This seemed unsatisfactory to me because the text labels and — worse — the hexadecimal values are now sideways. Surely I want to set SupportedOrientations to support both Portrait and Landscape modes. But now look what happens:

For the Silverlight program, changing phone orientation is just like changing a window size. All the controls and panels adjust to the new size. But that's not what I wanted. What I really wanted was for everything to stay in approximately the same place:

And so I asked myself? What do I need to do to make this happen?

Well, one solution is simply to have parallel page definitions for portrait and landscape. But that seemed to me not the best solution. I wanted a single chunk of markup for both configurations. So certain things have to happen. For example, the Slider controls need to change from a horizonal orientation to a vertical orientation when the MainPage changes from a portrait to a landscape mode. To me, this implied a data binding. I gave the MainPage a name of this (a common technique when doing ElementName bindings in WPF and which I'm sure will become popular in Silverlight):


The PhoneApplicationPage has a property named Orientation that indicates if the orientation of the phone is portrait or landscape, and which way it's tilted. I bound this property to the Orientation property of the Slider with a converter:

<Slider ...
        Orientation="{Binding ElementName=this, 
                              Converter={StaticResource orientationConverter},
                              ConverterParameter=False}" />

The PageOrientationToOrientation class referenced by that StaticResource converts the Orientation property of the PhoneApplicationPage to the Orientation property of the Slider. Here's the Convert method:

public object Convert(object value, Type targetType,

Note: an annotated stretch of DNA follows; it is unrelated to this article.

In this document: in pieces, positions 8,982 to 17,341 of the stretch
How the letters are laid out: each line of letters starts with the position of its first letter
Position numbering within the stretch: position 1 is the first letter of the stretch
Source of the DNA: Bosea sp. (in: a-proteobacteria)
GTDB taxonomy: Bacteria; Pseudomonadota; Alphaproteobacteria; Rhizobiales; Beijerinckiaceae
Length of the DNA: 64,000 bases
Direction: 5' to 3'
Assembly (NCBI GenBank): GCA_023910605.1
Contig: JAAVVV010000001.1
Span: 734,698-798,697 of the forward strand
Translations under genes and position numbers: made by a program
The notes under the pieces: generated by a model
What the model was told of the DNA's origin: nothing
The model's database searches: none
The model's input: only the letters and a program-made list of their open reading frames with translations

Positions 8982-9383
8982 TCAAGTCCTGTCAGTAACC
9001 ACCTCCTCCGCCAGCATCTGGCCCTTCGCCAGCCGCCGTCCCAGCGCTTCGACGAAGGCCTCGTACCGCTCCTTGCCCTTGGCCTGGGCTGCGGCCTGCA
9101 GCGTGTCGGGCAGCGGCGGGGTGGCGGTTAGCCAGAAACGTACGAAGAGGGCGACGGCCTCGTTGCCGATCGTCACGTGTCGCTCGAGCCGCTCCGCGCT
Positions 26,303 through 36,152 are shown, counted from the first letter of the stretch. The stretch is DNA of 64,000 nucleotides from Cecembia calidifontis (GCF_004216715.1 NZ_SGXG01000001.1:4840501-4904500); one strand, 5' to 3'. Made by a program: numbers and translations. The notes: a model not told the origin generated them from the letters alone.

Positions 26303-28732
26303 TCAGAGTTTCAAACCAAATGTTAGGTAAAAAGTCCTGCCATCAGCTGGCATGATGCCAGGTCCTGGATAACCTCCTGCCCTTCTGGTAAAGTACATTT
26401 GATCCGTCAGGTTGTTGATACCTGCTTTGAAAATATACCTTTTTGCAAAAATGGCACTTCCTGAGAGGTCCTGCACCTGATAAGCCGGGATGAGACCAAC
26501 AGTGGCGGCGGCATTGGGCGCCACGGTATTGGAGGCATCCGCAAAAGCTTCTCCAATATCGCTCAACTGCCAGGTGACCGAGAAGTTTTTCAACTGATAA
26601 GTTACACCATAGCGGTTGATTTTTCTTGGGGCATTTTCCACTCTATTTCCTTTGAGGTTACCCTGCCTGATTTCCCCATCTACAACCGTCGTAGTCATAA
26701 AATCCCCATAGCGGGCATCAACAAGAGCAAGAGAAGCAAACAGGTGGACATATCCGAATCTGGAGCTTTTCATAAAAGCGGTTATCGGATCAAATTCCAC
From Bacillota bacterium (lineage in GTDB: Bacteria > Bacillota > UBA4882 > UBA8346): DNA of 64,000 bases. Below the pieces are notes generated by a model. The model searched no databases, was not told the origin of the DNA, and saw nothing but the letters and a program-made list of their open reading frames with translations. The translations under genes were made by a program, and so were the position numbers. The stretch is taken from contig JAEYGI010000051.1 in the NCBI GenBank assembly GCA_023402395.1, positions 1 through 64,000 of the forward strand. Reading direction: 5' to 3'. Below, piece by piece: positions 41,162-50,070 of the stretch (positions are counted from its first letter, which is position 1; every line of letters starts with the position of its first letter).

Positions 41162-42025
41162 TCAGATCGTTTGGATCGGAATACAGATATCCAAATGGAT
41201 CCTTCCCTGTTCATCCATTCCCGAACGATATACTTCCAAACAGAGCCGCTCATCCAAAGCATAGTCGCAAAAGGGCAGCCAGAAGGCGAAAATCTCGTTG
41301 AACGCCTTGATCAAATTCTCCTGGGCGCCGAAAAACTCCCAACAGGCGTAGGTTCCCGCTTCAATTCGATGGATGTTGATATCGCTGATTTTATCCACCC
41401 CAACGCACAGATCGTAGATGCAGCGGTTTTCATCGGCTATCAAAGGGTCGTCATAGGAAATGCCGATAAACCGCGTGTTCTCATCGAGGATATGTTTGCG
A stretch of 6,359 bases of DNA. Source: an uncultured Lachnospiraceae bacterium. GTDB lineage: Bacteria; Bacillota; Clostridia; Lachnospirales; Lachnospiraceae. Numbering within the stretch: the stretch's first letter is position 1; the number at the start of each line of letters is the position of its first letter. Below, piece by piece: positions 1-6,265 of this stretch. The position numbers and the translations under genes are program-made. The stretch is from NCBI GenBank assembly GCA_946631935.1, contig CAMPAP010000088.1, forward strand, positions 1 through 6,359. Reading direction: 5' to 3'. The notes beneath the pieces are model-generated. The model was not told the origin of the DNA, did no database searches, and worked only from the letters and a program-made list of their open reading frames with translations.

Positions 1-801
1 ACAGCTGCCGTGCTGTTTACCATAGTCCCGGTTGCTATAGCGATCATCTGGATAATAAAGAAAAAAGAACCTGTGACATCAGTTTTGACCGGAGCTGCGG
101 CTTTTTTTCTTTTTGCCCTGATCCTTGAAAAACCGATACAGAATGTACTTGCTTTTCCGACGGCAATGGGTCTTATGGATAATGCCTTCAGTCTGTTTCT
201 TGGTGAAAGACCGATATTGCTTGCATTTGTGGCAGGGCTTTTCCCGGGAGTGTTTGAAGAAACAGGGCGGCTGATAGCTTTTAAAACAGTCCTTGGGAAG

object parameter, CultureInfo culture)
    bool isAligned = true;

    if (parameter is string)
        Boolean.TryParse(parameter as string, out isAligned);

    bool isPortrait = ((PageOrientation)value & PageOrientation.Portrait) != 0;

    return isAligned ^ isPortrait ? Orientation.Horizontal : Orientation.Vertical;

I figured the common case would be Portrait mode converted to Vertical orientation, so that's what happens by default. Use a converter parameter of "False" to switch it as in this program.

I also wanted to switch the direction of the sliders when the phone was in landscape mode so another converter handled that:

<Slider ...
    IsDirectionReversed="{Binding ElementName=this,
                              Converter={StaticResource isLandscapeConverter}}"
        ... />

Of course the elephant in the room is the Grid. When the phone changes orientation, I want the Grid to basically swap all its rows and columns. Whatever was a RowDefinition now becomes a ColumnDefinition, and vice versa, and whatever was a Grid.Row attached property becomes and Grid.Column attached property. For some simple grids, I've seen this done in code but I wanted a more automated general-purpose solution. (The less code in the code-behind, the happier I am.)

Someday, perhaps, I will write an alternative Grid that performs this job in a very elegant manner. Right now, I have a kludge. It's called OrientableGrid and it derives from Grid and adds a property named SwapRowsAndColumns and whenever that property changes, it performs a brute force swap. This new property is, of course, another target of a data binding:

    DataContext="{Binding Source={StaticResource rgbColor}}"
    SwapRowsAndColumns="{Binding ElementName=this,
                             Converter={StaticResource isLandscapeConverter}}">

I don't know if the approach I've shown here is the "correct" way to handle orientation changes on the phone. But it seems like the start of what could be a useful general-purpose technique for optimizing space no matter how the user wants to use the device. Here's the ColorScroll for Windows Phone source code.

Programming Windows Phone 7 Series
Programming Windows Phone 7 Series